In June 2009, after
e x p e r i e n c i n g
for 3 months, I received
an emergency CT scan
after my levels of serum
bilirubin (a bodily fluid
analyzed to test liver
function) rose rapidly.
I thought it was liver
cancer, but it turned out
to be locally advanced
I told the doctor and
physician assistant who
broke the news to me:
No one gets off in this
life easy.” I knew this road was going to be tough. I was
referred to a hospital known for treating pancreatic cancer in
Seattle for staging and treatment.
From July 2009 to September 2010, I was treated with
a standard protocol of chemotherapy along with a more
aggressive chemoradiation combination. The primary tumor
was 4.5 cm in size at diagnosis and by my latest CT scan
in June 2012, it had shrunk to about 14 mm. The tumor
is stable so far; no further growth or metastasis has been
detected. The last time I was treated was in September
Presently, every six months I see my oncologist and
have a CT scan.
At one time, I was told by my oncologist, “I never told
you this, but, I gave you four years.” I replied, “I was never
going to ask the prognosis with this bad boy; I’d rather not
know the time I have left.” I decided that rather than wait and
die, I should be proactive, get informed and become involved
in my care.
After diagnosis, I started down the road of self-advocacy
by contacting another Seattle cancer center for information on
integrative medicine. An informative naturopath professional
recommended supplements to help me deal with side effect
and symptom management and also suggested I read a book
on nutrition and cancer.
I also wanted to learn about all of my treatment options,
so I decided to look into clinical trials in my area. I know that
clinical trials are the only way new treatments can be made
available to someone like me. However, there were none that
I qualified for that were close to my home or available for my
situation, so I was not able to pursue a trial at that time.
Learning about pancreatic cancer and about the exciting
new treatments that will be available in the future is very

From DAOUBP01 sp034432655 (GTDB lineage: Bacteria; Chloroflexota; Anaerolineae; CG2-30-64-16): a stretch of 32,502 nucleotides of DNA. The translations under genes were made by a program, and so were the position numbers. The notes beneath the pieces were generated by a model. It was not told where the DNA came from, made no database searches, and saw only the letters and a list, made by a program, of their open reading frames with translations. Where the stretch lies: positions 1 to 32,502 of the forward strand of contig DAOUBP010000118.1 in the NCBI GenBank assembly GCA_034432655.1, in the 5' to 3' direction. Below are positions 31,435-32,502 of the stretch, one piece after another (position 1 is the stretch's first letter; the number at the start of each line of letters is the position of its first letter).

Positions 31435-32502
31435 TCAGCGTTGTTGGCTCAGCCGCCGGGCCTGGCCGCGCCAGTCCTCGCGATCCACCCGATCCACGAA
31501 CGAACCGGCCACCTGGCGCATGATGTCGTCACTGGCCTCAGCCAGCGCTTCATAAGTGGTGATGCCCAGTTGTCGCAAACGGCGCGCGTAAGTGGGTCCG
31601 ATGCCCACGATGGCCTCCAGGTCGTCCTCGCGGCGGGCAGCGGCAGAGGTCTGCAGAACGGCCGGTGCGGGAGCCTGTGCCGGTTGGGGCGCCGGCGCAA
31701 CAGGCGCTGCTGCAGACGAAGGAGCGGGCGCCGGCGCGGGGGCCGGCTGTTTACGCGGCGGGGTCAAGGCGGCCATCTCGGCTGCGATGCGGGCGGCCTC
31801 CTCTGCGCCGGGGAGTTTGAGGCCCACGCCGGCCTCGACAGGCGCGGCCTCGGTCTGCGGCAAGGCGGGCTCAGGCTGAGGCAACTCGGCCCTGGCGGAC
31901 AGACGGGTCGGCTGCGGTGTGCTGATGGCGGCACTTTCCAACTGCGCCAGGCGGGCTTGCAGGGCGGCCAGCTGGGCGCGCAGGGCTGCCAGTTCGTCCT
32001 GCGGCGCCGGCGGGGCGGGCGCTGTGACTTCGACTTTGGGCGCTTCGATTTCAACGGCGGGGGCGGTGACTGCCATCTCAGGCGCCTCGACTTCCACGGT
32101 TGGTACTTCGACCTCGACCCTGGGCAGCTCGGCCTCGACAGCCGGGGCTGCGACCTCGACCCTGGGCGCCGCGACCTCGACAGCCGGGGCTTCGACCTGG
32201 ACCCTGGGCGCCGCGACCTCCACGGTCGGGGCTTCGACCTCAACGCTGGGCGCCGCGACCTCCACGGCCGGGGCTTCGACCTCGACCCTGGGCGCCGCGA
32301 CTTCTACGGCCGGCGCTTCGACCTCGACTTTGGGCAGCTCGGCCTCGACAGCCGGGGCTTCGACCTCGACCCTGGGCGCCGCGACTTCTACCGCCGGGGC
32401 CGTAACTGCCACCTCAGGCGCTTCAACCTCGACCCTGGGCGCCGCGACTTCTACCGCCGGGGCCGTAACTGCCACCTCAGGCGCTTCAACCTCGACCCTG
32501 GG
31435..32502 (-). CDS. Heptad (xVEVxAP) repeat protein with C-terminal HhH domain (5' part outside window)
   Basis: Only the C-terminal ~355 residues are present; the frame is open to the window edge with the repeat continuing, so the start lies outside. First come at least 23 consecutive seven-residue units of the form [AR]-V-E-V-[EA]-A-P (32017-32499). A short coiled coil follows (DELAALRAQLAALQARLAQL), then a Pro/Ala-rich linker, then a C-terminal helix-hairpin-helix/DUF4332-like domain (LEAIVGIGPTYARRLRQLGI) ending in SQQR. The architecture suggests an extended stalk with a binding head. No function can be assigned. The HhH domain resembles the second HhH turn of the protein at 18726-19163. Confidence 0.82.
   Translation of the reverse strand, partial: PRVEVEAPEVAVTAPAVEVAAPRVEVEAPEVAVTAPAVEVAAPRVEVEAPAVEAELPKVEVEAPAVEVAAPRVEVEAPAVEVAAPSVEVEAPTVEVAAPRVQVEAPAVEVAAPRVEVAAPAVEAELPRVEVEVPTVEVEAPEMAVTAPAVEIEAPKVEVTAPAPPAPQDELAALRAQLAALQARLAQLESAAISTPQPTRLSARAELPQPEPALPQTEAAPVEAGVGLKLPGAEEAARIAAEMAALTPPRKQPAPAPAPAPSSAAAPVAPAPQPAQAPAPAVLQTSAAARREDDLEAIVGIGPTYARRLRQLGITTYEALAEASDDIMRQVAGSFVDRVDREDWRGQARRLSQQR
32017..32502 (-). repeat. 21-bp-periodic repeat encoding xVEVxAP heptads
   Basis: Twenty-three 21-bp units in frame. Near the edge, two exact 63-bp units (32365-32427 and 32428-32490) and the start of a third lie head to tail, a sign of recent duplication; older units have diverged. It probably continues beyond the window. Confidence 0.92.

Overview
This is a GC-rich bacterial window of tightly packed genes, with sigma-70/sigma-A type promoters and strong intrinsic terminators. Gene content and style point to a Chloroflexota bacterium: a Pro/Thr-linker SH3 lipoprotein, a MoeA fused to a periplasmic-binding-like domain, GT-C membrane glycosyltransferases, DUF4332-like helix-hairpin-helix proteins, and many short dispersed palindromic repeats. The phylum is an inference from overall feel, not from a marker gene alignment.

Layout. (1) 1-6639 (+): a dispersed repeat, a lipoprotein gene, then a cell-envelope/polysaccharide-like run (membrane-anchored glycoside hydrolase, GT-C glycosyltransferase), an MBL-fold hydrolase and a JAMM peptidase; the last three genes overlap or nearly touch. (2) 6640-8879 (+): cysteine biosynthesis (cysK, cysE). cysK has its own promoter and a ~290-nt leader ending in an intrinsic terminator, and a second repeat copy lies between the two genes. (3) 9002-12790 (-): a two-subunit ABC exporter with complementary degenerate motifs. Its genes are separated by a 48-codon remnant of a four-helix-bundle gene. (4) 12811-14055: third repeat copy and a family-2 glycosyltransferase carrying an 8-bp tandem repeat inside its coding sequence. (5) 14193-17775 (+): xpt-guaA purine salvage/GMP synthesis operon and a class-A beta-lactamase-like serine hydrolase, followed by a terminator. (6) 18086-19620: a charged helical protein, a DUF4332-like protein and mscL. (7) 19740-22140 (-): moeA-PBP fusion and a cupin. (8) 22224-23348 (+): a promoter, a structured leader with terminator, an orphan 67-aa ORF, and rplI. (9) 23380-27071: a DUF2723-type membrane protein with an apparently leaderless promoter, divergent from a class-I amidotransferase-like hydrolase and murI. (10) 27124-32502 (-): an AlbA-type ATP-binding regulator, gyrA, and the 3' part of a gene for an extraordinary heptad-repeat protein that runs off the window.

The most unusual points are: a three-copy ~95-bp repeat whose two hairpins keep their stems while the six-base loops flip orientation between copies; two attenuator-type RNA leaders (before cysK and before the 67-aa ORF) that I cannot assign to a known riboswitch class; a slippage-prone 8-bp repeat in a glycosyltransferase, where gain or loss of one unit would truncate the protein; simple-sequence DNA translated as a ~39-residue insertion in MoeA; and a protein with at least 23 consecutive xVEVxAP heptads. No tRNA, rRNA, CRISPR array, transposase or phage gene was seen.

important, so I attended educational seminars hosted in
Seattle by the Pancreatic Cancer Action Network. They were
very informative and gave me the opportunity to learn from
experts in the field of pancreatic cancer. I have been fortunate
to have top medical researchers and doctors located right
here in my hometown.
I also attended a fundraising event where I had the
opportunity to meet long term survivors. I met a volunteer
whose mother was diagnosed six years ago with stage IV
pancreatic cancer and is doing very well. I told the volunteer,
I didn’t think that was possible.” He said, “The clinical trial
The cancer actually improved my health in some areas.
I lost over 20 pounds with no strength reduction; this was
good for me because I needed to lose a little weight. I feel
so much lighter now. Last summer, I was able to complete a
big 160-mile bicycle ride with 9,000 feet of elevation. I was
too heavy before the cancer diagnosis to do that ride! Losing
weight also lowered my blood pressure, which was reaching
the level of pre-hypertension.
Getting help and support from others is as important
as being informed and involved in your care. I am fortunate
that there is an in-person support community in my area.
This great support group also offers interesting educational
sessions. It also helps to have a sense of humor when
dealing with this cancer!
A STORY OF HOPE AND INSPIRATION
By P. Pisani, Snohomish, WA
FIND HOPE THROUGH THE SURVIVOR AND CAREGIVER NETWORK
There is nothing quite like talking to someone who has been through a similar
situation. Share information, ask questions and gain support and inspiration by
talking to others facing pancreatic cancer through the Pancreatic Cancer Action
Network’s Survivor and Caregiver Network.
To connect with a Survivor and Caregiver Network Volunteer, call a PALS Associate
toll-free at 877-272-6226 or email
This one-on-one connection can serve as a reassuring source of hope and inspiration.